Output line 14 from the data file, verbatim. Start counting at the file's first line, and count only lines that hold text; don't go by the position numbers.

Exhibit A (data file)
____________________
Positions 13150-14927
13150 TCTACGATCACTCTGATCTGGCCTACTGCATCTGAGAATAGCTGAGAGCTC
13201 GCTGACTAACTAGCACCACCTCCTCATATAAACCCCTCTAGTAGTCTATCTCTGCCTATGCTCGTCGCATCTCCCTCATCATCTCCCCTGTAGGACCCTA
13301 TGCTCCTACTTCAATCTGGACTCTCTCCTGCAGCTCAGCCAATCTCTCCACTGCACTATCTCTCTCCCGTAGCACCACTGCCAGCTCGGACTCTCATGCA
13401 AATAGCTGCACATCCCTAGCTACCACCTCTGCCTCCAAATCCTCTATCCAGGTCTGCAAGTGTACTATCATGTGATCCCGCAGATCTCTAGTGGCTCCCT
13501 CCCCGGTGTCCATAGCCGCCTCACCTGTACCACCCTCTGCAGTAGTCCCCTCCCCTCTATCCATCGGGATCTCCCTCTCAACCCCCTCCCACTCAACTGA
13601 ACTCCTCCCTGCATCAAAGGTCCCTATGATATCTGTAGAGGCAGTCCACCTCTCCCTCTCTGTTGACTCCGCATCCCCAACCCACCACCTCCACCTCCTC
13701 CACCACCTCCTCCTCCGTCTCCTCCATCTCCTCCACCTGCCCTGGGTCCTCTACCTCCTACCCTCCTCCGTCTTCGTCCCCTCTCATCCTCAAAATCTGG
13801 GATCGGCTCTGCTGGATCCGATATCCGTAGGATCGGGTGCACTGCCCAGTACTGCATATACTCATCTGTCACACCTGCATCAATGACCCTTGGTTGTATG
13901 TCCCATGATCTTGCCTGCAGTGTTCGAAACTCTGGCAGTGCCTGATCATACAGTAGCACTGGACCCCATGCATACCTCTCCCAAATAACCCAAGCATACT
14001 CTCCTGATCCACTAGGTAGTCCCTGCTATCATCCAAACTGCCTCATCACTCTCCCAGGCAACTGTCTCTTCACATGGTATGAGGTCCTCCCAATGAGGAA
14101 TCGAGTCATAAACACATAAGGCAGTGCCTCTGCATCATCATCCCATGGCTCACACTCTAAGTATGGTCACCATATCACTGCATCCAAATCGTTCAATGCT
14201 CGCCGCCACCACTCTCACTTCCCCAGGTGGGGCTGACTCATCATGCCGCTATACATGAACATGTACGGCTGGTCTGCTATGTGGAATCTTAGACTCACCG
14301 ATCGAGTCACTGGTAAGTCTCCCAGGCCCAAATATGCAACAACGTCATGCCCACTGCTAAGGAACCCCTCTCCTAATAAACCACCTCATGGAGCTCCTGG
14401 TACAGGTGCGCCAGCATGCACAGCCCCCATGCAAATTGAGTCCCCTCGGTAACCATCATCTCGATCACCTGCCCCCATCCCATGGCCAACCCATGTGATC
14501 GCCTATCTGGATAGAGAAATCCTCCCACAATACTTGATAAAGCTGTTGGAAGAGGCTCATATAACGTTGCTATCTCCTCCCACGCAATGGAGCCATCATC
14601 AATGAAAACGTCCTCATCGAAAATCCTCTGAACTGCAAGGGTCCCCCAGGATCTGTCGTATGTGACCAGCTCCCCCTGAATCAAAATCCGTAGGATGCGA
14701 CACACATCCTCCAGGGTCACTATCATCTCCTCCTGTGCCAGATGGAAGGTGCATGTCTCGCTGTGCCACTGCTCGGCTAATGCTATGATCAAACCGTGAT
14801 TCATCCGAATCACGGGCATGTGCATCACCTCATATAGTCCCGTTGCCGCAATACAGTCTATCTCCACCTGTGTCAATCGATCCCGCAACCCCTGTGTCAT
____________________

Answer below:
14301 ATCGAGTCACTGGTAAGTCTCCCAGGCCCAAATATGCAACAACGTCATGCCCACTGCTAAGGAACCCCTCTCCTAATAAACCACCTCATGGAGCTCCTGG